Expert’s choice: Greek Assyrtiko
Some of the wines from mainland Greece are very good, says Joanna Simon, although there really isn Õt anything quite like Santorini Assyrtiko
Flying the flag for quality, and a fine illustration of minerality in wine. Joanna SImon’s top 18
ASSYRTIKO IS TO Greece what Albariño is to Spain or Grüner Veltliner is to Austria. Although Greece has many other high-quality indigenous white grape varieties, it is Assyrtiko that is the flagship. What sets it apart from other countries’ equivalent varieties is that Assyrtiko has barely travelled. The wine has been (and is increasingly) exported and appreciated, but the vine has not. Only Australia has broken the mould – and only recently – with the first commercial release of a home-grown Assyrtiko this year (from Jim Barry in Clare Valley, which I can recommend). In California, where you might expect experimentation, plantings are negligible and I know of no commercial bottlings.
At home it’s a different story: Assyrtiko has spread from the Aegean islands, where it probably originated on Santorini, to many parts of the mainland, including Attica, the Peloponnese and Macedonia. Some of the mainland wines are very good (I’ve chosen six), but they tend to be softer, less wild and distinctive than Santorini.
There really isn’t anything like Santorini Assyrtiko. If ever a wine justified the description ‘mineral’, it’s the dry white made on this volcanic island. It’s hard to describe Gai’a, Wild Ferment, Santorini 2016 92 £22.15–£23.49 Noel Young, The Halifax Wine Co Wild ferment, 35% new French and American oak barrels. Powerful, savoury, smoke and oak nose. Dense, rich-textured, dry; deep core of oak-wrapped, spicy, honeyed-lemon fruit; deft acidity. Drink 2017–2023 Alc 13%
the intense, sometimes pungent, smoky, volcanic smell and taste in any other way. It isn’t the only flavour of course: penetrating citrus, especially lemon, is the other signature flavour, sometimes with quince or a floral note. There can be a salty edge, too. And then there’s the trademark high acidity. Assyrtiko has the ability to hold its tartaric acid in a hot climate. On the downside, it has a tendency to oxidise, but winemakers are more adept at handling it these days.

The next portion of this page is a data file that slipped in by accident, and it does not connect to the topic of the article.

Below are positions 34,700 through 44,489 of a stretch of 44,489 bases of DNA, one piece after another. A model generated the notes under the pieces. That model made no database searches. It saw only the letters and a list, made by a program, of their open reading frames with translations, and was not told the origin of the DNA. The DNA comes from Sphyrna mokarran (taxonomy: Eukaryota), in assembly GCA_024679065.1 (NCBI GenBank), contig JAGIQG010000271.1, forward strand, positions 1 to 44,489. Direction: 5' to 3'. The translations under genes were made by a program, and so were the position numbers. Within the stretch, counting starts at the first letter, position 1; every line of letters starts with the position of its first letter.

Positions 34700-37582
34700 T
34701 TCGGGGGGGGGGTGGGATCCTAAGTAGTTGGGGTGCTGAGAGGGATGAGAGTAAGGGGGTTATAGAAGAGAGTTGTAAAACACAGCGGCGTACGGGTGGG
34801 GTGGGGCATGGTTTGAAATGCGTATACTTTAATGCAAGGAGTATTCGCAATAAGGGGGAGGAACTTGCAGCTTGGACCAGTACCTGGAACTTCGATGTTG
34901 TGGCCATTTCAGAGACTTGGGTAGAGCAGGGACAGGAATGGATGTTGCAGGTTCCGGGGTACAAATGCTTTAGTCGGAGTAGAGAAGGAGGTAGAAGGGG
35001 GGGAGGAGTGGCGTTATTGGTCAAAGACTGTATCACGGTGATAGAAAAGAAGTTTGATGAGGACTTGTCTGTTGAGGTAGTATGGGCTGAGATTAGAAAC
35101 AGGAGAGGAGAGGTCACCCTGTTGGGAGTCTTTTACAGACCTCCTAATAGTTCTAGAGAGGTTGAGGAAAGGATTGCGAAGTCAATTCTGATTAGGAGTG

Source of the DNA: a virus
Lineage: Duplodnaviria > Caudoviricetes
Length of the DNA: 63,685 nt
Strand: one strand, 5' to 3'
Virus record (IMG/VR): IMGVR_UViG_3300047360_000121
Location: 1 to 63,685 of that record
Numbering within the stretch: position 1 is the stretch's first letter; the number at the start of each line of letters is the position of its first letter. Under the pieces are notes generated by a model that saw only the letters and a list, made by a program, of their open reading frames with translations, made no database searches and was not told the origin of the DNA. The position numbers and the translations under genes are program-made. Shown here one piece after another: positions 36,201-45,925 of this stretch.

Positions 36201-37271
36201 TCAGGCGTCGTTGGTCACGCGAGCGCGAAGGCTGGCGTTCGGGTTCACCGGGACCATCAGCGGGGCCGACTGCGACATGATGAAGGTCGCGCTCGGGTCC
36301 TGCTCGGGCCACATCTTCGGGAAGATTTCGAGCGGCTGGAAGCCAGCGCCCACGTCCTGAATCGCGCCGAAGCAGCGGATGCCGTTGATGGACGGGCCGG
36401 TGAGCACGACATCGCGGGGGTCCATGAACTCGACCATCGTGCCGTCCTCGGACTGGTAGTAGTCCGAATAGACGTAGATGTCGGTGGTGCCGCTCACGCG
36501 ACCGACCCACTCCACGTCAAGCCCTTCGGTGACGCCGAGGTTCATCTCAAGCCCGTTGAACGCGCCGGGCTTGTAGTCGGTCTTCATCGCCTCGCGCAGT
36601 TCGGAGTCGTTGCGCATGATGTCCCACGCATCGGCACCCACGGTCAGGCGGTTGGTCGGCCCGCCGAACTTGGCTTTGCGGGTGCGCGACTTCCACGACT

Along with acidity, the other feature that makes Assyrtiko peculiarly well suited to Santorini is its hardiness, specifically its resistance to drought (annual rainfall averages 360mm, though nocturnal summer fogs supplement it) and strong winds. Mind you, winddamage limitation comes with a price: the ingenious but labour-intensive practice of training each vine like a woven basket ( kouloura) close to the ground. The bonus is that koulourai also protect the grapes from sunburn. Another quirk is the age of the vines: because phylloxera gives volcanic deposits a miss, the vines are ungrafted and many are old and exceptionally deep-rooted. Low yields are a given, but vintages are not too variable. 2016, 2015 and especially 2014 were all successful.
Going back to the wines: with the natural acidity and intense mineral and lemon flavours, Assyrtiko is a candidate for oak – fermention and/or ageing adding the usual potential for flavour and texture (toast, butter, spice, creaminess, honey). Sometimes I could wish for a little less but, compared to five years ago, oak has become a more subtle seasoning in Greece. Hurray for that!
‘Along with acidity, the other feature that make Assyrtiko suited to Santorini is its hardiness’
Hatzidakis, Louros Vignes Centenaires, Santorini 2014 92 £58 Theatre of Wine 24 months in French oak. Dark, almost amber. Floral, honeyed, dried-apricot aromas. Intense, weighty palate: oak, lemon, dried apricot and spice; creaminess pierced by acidity. Slightly hot on the finish. Drink 2017–2025 Alc 15%
Hatzidakis, Cuvée No. 15, Santorini 2015 92 £29–£29.60 AG Wines, Buon Vino, Hedonism Organic vines, 12 hours’ skin contact, wild yeasts, 8 months on lees, unfiltered. Has an oxidative sherry hint. Dried-apricot flavour, lemon-oil texture, tangy acidity and citruspeel bitter twist. Drink 2017–2024 Alc 14.5%
Domaine Papagiannakos, Attiki 2015 92 £15 Amps Fine Wines, Cheers Wine Merchants, D Byrne & Co, WoodWinters Open, round nose. Honeyed nuttiness offset by lime-juice steeliness, apple and apricot fruit; supple texture with pithy acidity and crisp white pepper. Drink 2017–2023 Alc 12.5%
Biblia Chora, Areti, Pangeon 2015 91 £19.15 Cava Spiliadis Delicate, fresh, citrus-accented nose. Trades Santorini’s smoky pungency for a more delicate spicy, peppery, mineral freshness, lemon-and-pear fruit and quiet intensity. Drink 2017–2023 Alc 13.5%
Argyros Estate, Santorini 2015 93 £19.80–£19.95 Bottle Apostle, Philglas & Swiggot Ripe citrus fruit, plus a spicy lime intensity, with 20% French oak softening the raw volcanic pungency and adding a subtle bitter-chocolate note. Racy, taut acidity; a complex, layered and flowing style.
Drink 2017–2023 Alc 14%
Domaine Sigalas, Santorini 2015 95 £17.95 Berry Bros & Rudd Aromatic with smoke and mineral pungency and fresh lime juice. Richly fruity with a touch of sweet apple and peach before the limecitrus depth; high acidity, but nothing abrasive or tart. Drink 22017–2024 Alc 14%
Hatzidakis, Mylos Vieilles Vignes, Santorini 2015 95 £29–£34 Theatre of Wine, The Wine Society 100-year-old organic vines. Pungent, smoky, almost funky intensity to the nose. Rich texture, concentrated apple and citrus fruit, intense minerality, rigorous acidity. Very exciting. Drink 2017–2024 Alc 14.5%
Argyros Estate, Santorini 2016 93 £22.29 Noel Young Appetisingly fresh, zippy nose: lime juice, pears and salty sea-spray. Beautifully fresh, dry and intense with incisive but modulated acidity and an elegantly textural feel. Fruit in the citrus spectrum. Palate goes on and on.
Drink 2017–2024 Alc 13%